Betty Bigombe. As former Minister in the Uganda government, she initiated peace talks between the Uganda and the Lord's Resistant Army (LRA) and provided technical support during the Sudan and Uganda peace negotiations Protected content Protected content . Later in Protected content was the chief mediator between Uganda and the LRA.
( Protected content )

Álvaro de Soto. UN Special Coordinator for the Middle East Peace Process and Envoy to the Quartet ( Protected content ). Earlier, he led the Cyprus peace and reunification negotiations ( Protected content ) and the negotiations that ended the decade-long war in El Salvador ( Protected content ).
( Protected content )

Gareth Evans. As former Australian Foreign Minister ( Protected content ) he assisted in development of the UN Peace Plan for Cambodia. Currently he is the President of the International Crisis Group.
( Protected content )

Peter Gastrow. As a former member of Parliament in South Africa, he participated in the negotiation of the National Peace Accord Protected content played a key role in implementing it. He was then a member of the National Peace Committee and the National Peace Secretariat, the bodies charged with implementing the Accord ( Protected content ).
( Protected content )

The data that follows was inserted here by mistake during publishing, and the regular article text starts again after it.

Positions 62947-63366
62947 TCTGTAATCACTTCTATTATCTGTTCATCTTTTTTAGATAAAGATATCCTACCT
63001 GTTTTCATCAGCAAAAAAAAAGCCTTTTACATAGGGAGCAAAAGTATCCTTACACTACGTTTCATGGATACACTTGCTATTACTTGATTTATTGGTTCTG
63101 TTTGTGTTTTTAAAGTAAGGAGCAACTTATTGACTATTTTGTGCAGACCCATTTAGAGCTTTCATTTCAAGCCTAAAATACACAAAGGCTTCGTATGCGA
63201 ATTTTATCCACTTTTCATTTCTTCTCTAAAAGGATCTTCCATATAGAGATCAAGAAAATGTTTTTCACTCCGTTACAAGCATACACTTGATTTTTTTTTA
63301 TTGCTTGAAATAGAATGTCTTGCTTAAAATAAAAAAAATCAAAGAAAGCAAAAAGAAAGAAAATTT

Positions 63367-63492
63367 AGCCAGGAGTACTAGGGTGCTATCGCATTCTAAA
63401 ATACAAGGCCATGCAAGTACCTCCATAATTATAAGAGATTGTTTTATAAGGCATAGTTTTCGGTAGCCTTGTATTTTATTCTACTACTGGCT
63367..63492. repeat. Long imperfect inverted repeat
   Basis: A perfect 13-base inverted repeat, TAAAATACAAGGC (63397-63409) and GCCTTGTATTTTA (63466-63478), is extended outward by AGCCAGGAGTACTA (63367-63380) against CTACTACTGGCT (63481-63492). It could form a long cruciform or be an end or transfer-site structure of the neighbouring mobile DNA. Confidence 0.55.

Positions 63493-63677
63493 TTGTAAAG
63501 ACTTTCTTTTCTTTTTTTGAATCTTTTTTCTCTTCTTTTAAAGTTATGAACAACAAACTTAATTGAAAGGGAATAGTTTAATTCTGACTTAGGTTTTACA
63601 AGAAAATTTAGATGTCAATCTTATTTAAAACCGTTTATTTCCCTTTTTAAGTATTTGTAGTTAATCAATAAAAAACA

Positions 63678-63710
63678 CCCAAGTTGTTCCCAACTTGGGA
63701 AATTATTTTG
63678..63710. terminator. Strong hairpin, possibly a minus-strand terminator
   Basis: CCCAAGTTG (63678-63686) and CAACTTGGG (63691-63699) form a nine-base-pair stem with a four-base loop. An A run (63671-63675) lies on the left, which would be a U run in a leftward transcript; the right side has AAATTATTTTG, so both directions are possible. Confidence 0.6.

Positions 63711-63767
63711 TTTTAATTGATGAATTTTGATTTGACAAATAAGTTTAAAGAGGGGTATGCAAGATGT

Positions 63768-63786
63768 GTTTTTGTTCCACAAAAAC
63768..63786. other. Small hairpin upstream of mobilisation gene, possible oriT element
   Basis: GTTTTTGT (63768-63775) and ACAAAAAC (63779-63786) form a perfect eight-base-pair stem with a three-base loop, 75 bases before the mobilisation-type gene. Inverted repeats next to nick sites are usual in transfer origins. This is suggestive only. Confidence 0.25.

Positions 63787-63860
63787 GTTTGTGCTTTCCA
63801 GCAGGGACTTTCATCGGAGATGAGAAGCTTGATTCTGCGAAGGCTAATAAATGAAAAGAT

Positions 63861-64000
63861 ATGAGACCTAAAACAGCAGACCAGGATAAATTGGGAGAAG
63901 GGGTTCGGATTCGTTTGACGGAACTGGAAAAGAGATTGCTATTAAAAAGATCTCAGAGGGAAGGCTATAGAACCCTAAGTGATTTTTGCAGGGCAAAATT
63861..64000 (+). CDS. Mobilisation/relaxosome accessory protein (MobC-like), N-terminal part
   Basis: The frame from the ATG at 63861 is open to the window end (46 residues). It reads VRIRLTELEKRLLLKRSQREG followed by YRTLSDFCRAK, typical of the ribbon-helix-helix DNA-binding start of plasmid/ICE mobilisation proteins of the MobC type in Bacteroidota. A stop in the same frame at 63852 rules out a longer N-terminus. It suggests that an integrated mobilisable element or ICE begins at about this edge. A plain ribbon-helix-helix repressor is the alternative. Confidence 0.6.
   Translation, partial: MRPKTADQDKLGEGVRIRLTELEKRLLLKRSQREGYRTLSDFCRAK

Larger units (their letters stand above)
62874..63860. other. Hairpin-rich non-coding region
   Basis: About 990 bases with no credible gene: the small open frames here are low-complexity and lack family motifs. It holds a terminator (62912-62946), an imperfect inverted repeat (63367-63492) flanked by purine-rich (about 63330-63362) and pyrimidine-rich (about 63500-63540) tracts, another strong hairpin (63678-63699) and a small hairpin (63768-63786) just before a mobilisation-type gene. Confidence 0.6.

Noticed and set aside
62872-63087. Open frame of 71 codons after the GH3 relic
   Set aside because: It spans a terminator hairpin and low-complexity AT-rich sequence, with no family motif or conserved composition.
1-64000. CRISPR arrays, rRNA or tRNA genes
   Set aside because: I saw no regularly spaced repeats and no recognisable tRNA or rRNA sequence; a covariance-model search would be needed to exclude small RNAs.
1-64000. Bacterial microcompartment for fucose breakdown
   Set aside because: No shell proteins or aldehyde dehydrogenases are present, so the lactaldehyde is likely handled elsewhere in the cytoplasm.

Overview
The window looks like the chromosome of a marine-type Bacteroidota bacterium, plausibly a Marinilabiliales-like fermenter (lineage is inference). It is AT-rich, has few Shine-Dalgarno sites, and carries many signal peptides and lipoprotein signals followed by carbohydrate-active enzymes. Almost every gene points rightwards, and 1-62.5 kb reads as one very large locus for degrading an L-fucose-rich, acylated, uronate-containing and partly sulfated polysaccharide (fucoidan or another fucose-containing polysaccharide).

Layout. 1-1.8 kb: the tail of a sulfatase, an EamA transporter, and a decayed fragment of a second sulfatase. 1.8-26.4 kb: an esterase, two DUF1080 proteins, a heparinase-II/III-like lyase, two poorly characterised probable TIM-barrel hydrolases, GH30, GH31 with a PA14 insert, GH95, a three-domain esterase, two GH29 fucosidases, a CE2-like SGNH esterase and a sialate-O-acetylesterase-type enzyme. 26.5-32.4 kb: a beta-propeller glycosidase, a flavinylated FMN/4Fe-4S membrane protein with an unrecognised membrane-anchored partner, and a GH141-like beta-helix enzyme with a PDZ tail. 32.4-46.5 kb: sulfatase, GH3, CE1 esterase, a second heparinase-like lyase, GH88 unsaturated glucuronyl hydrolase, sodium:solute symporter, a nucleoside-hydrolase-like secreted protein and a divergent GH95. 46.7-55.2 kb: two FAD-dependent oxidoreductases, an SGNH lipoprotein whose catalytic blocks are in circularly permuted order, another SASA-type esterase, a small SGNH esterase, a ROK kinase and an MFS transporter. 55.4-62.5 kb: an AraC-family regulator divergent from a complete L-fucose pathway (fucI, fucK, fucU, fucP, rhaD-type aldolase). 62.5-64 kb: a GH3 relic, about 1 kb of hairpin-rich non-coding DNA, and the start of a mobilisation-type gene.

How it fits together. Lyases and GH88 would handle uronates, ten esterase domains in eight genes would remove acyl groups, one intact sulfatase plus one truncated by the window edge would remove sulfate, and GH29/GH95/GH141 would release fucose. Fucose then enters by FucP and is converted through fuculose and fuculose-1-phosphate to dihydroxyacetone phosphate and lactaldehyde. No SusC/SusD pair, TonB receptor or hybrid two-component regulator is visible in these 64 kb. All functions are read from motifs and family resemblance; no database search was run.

Gerry Kelly. As member of Sinn Fein he played leading role in negotiating the Good Friday Agreement in Northern Ireland Protected content . He is a current member of the Northern Ireland Assembly.
( Protected content )

John Hume. Former leader of the Social Democratic Liberal Party of Northern Ireland ( Protected content ), he was one of the architects of the Northern Irish peace process, for which he won the Nobel Peace Prize in Protected content well as the Gandhi Peace Prize and the Martin Luther King Award.
( Protected content )

Dr. Ram Manikkalingam. Senior advisor to the former President of Sri Lanka on the peace process with the Liberation Tigers of Tamil Eelam. He is the founder of the Dialogue Advisory Group and visiting professor at the University of Amsterdam.
( Protected content )

Lord Chris Patten. Former British Governor of Hong Kong ( Protected content ) and EU Commissioner for External Relations ( Protected content ). He also chaired the Patten Commission established as part of the Northern Ireland Peace Process in Protected content .
( Protected content )

Sir Kieran Prendergast. As UN Under Secretary-General for Political Affairs ( Protected content ) he oversaw the Cyprus peace and reunification negotiations. He has also been involved in peace processes in the Middle East, Afghanistan, DRC, Guatemala, Somalia, Burundi and East Timor.
( Protected content )

Yezid Sayigh. Former advisor and negotiator in the Palestinian delegation to the peace talks with Israel, Protected content , and since Protected content provided policy and technical consultancy on the permanent status peace talks. Currently he is professor of Middle Eastern Studies at the Department of War Studies, Kings College.
( Protected content )

Thorvald Stoltenberg. Former Norwegian Minister of Defence and Foreign Affairs Protected content Protected content Protected content Protected content Special Representative of the UN Secretary-General, he acted as peace negotiator in former Yugoslavia Protected content Protected content .
( Protected content )

Any chances that this proposal gets implemented?

thanks, Andreas

Edit. I inserted links to the signatories

World Forum